, in seconding the Motion, said, his constituency was much interested in the subject, because although in some places the Government had paid a share of the poor rates, they had refused to give even that relief to Plymouth. The case of his constituents might be briefly stated. The Committee which sat in 1858 declared that the ordinary principle of rating for Poor Law purposes was not applicable to Government establishments, because it was impossible to say what a fort or a dockyard might let for, and they recommended the appointment of arbitrators. In 1859 Mr. Wilson, then Secretary of the Treasury, put himself in communication with the authorities of Plymouth, and eventually surveyors were instructed to value the Government establishments. The valuation was approved by both parties, and the Government paid its quota of a rate of 1s. 6d. in the pound, levied in the autumn of 1860. In the following June another rate was laid, and an application was made to the Treasury for its contribution. The Treasury not only did not send the money, but did not even acknowledge the receipt of the letter. In the following November a further rate was levied upon the town, and an application was made to the Treasury; and again no notice was taken of the application. At last, in the autumn of that year, a letter was received by the guardians stating that it was not considered advisable to continue the contribution to the parish rates, inasmuch as the Government property bore so small a proportion to the entire property of the parish. In 1862 he (Mr. Morrison) and his Colleague had an interview with Mr. Hamilton, of the Treasury, upon the subject. The only explanation they could obtain of the singular discontinuance of the Government contribution after an arrangement specially made was, that as the money came out of the annual Vote passed by that House, the Treasury were not bound by the arrangement for more than one year. His constituents felt strongly upon the question, not because of the amount involved, but because they felt that they had been put in a different category from other parishes. As to the argument that the Government establishments were beneficial to the localities, he thought it was fair to say that they consisted in Plymouth of marine barracks, which were occupied by soldiers, whose pay was very small. If the same land were occupied by ordinary buildings it would contribute a much larger sum to the poor rates. Then the very uncertain position in which soldiers were placed, their liability to be suddenly sent on foreign service, involved the necessity of a large increase to the poor rates, because their wives and children very often became chargeable upon the rates. In a garrison town there were many other evils which it was not necessary to specify, and which tended directly, and indirectly, to increase the rates. He thought they were entitled to claim some contribution from the Government towards the rates. The Government enjoyed the benefit of the roads, gaslight, paving, and so on, and caused a large increase in the police rates by necessitating the maintenance of a large police force in garrison towns; and they ought therefore to make some contribution towards these expenses.

Motion made, and Question proposed, That, in the opinion of this House, all Lands and Buildings used and occupied for Public purposes should be assessed to Local Rates, and pay Rates accordingly."—(Mr. Alderman Salomons.)


said, he differed entirely from the recommendation of the Committee which had been referred to. He considered that it was not a wise determination, and that it would entail upon the country a large and unnecessary expenditure. These buildings were for the public convenience, and were useful to the localities where they were placed. As to the argument about the land being covered by other buildings, he doubted if there were no Government establishments whether the land would be covered at all. He thought it would be a great waste of public money to tax buildings which were for the general convenience, and he hoped the Government would not assent to the Motion.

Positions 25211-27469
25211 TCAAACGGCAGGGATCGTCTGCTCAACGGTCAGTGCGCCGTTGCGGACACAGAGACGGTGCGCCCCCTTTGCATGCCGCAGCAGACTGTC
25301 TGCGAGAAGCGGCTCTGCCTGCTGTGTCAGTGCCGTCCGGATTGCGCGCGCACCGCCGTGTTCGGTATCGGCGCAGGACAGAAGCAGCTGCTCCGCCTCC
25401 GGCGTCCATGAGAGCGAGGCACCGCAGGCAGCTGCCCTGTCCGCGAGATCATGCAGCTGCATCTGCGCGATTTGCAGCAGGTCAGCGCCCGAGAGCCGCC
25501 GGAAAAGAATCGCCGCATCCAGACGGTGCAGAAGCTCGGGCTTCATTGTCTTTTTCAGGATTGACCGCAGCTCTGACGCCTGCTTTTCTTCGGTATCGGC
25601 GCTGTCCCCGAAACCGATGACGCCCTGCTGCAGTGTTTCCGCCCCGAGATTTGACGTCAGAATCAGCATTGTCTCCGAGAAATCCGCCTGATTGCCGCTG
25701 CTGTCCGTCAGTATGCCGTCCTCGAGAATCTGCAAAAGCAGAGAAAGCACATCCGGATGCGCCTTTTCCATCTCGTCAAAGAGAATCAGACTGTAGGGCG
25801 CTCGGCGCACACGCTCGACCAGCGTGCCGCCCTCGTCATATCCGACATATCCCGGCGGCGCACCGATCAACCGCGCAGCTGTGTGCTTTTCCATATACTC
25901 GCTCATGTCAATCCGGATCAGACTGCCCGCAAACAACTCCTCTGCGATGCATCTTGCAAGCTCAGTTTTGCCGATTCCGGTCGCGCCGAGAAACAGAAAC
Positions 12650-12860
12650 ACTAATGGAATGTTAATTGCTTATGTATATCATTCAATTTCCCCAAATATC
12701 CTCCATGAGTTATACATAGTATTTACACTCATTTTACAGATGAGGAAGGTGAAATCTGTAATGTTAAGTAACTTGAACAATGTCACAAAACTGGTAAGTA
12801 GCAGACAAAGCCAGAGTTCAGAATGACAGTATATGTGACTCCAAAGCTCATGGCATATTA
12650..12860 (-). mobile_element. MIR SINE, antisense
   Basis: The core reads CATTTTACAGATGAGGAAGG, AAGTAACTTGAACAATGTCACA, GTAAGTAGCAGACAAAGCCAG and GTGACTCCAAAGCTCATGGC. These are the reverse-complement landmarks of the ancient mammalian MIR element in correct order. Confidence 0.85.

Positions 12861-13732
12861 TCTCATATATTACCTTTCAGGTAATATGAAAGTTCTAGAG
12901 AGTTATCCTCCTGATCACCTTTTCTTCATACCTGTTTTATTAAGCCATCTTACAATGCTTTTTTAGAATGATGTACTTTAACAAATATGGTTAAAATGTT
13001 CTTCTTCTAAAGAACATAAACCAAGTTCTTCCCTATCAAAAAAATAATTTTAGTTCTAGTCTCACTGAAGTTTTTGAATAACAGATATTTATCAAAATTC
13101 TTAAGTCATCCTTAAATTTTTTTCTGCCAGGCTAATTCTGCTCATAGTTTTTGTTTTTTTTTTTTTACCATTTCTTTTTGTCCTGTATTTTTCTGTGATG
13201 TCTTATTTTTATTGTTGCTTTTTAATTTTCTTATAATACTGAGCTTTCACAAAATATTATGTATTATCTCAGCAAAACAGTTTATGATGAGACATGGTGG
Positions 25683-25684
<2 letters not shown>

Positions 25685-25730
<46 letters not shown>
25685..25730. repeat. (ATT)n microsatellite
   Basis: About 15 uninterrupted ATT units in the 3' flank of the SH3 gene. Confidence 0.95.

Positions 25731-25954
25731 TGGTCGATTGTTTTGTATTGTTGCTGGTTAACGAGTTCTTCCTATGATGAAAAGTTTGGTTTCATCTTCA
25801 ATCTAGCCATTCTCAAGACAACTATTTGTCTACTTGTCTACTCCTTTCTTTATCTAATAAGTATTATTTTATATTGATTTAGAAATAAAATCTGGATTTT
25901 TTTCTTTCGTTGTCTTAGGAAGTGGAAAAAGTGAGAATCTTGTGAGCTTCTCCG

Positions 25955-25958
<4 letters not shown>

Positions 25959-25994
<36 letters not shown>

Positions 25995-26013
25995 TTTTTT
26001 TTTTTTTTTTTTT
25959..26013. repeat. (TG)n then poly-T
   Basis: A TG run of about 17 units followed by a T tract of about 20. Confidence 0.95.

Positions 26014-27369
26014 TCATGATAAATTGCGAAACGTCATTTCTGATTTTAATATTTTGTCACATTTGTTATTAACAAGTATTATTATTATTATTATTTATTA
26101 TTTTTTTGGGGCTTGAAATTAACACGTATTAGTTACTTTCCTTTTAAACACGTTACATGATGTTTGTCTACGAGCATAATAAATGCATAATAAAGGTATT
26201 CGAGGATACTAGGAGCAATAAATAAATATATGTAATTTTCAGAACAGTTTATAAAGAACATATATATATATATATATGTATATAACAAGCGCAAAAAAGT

said, that the Government, at all events, could not use the argument urged against this proposal by the hon. Gentleman who had last spoken, because they had conceded the principle at issue. He did not wish to enter into first principles, or to discuss the question whether property ought to be liable to rates in proportion to its being beneficially occupied or not; but he took his stand on the Report of the Select Committee of 1858, which was presided over by the lamented Sir George Lewis. When this Parliament met in the summer of 1859, the question was put whether the Ministry proposed to introduce a Bill to render Government property subject to rates, and Sir George Lewis answered that he hoped to carry out an arrangement for giving some of the principal parishes concerned, some compensation for the nonpayment of rates on the Government property situated in them. He had himself drawn attention to the position of the town of Aldershot, and asked whether it was not as fully entitled to participate in the grant on that account as any other place. Sir George Lewis treated the question as a large and general one, and distinctly admitted the principle that the Government inflicted an injustice by occupying property of that description with- out paying rates on it. In the case of the parish of Alverstoke an enormous additional burden had been thrown upon the ratepayers by the Government establishments there. The Government had accordingly submitted in the year 1861 to an assessment of £10,800, and had paid rates upon that amount including county and police rates. In the year 1862, however, a change of policy seemed to have taken place at the Treasury and the Alverstoke ratepayers were told, not only that no more contributions would be made towards county and police rates but that the year's rate already paid on those accounts must be refunded. How the ratepayers there had got out of their difficulty with the Government he did not know; but certainly the county had not repaid the money which they had rightfully received. No principle had, as far as he was aware, been laid down by the Government as to what parishes should receive the State contribution and what should not; nor did he know that in the matter any distinction in principle had ever been established in that House between poor rate, county rate, police rate, and other local rates. Certainly, he could see no distinction in principle between them. He could understand the Government refusing any contribution at all, because the law supported them in it; but, having once admitted the principle to which he had referred, they ought to apply it fairly and equally, and thereby relieve the ratepayers from the uncertainty in which they were placed.